That’s all well and good, but I decided to run an experiment. Geekom says the MiniAir 11 is open to other operating systems — the company calls out Ubuntu and FydeOS (a Chinese-focused branch of Chromium OS) specifically. That just means you can install basically any Linux distribution you want.
So I went with the new ChromeOS Flex, which means I turned the MiniAir 11 into a Chromebox. I’ll forgive you for not remembering what those are, since they seemingly died off years ago before ChromeOS really took off. They were basically mini PCs running Chrome OS.
In this experiment, I ran the MiniAir 11 through some of our browser-based ChromeOS benchmarks in both Flex and Windows. Here’s what I found.
|ChromeOS Flex||Windows 11 Pro|
|Geekbench (single-core / multicore)||643 / 1871||652 / 2000|
Geekbench scores aren’t the be-all-end-all, since they can vary pretty wildly. In some of my tests, the MiniAir 11 on ChromeOS got very similar scores to Windows. In order to use Geekbench on ChromeOS Flex, however, you have to run it as a command line script via the Linux virtual machine built into ChromeOS. Windows uses an app.
That disparity could introduce any number of variables, though I doubt it. The point being that the comparison between a dedicated app and a command line script isn’t wholly apples to apples.
That said, ChromeOS Flex performs as well if not better in some circumstances than Windows 11 Pro — on this particular machine. Anecdotally, I much prefer ChromeOS on the MiniAir 11. It simply flies. Honestly, I’m hard-pressed not to recommend going that route if you pick up this mini PC. It would make for an excellent kids’ or family computer, since ChromeOS is built on simplicity, right down to the installation process.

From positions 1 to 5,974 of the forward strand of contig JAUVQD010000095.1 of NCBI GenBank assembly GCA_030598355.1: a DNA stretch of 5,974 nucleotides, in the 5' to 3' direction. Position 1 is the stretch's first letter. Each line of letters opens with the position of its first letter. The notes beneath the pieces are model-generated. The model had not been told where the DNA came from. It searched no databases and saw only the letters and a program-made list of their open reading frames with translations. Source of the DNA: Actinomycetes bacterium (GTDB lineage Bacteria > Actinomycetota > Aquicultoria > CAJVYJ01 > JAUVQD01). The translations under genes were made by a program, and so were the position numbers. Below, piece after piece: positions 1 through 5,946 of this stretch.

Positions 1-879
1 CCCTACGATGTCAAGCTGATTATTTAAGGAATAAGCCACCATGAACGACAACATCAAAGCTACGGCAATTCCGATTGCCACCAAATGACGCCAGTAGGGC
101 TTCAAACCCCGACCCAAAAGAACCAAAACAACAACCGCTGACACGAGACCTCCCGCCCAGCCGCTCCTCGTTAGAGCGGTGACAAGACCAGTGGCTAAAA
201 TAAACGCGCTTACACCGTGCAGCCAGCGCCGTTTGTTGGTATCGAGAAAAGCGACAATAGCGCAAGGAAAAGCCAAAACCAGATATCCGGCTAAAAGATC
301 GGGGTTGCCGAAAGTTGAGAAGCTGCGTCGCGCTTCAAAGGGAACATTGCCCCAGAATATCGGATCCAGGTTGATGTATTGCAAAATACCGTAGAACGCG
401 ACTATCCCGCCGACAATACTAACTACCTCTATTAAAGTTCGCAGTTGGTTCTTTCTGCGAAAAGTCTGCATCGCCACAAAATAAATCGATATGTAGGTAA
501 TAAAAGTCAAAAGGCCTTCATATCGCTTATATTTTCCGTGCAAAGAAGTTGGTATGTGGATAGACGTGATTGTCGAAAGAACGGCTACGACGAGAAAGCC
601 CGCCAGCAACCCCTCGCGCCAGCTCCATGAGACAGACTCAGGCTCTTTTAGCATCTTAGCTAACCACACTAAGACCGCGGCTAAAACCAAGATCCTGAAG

Geekom MiniAir 11 review: Verdict
For $279, the MiniAir 11 ticks all the boxes I want in an entry-level mini PC. It’s sleek, it’s got some oomph, and you can install whatever operating system you want on it without any issues. Seriously, if you need a basic desktop, this should be at the top of your list. And if you nab it on sale, it’s an even better deal.
Sure, it might lack the strength to suffer through a swath of open Chrome tabs or do any aggressive photo or video editing or gaming, but for people who need something that can get them through web browsing, email, and office document work, the MiniAir 11 is ideal. It’s also great for kids’ and family PCs, especially if you throw ChromeOS Flex on it like I did.
Mini PCs span a host of configurations, and I love them all. The MiniAir 11 earns a spot on my recommendation list as a great budget-friendly pick.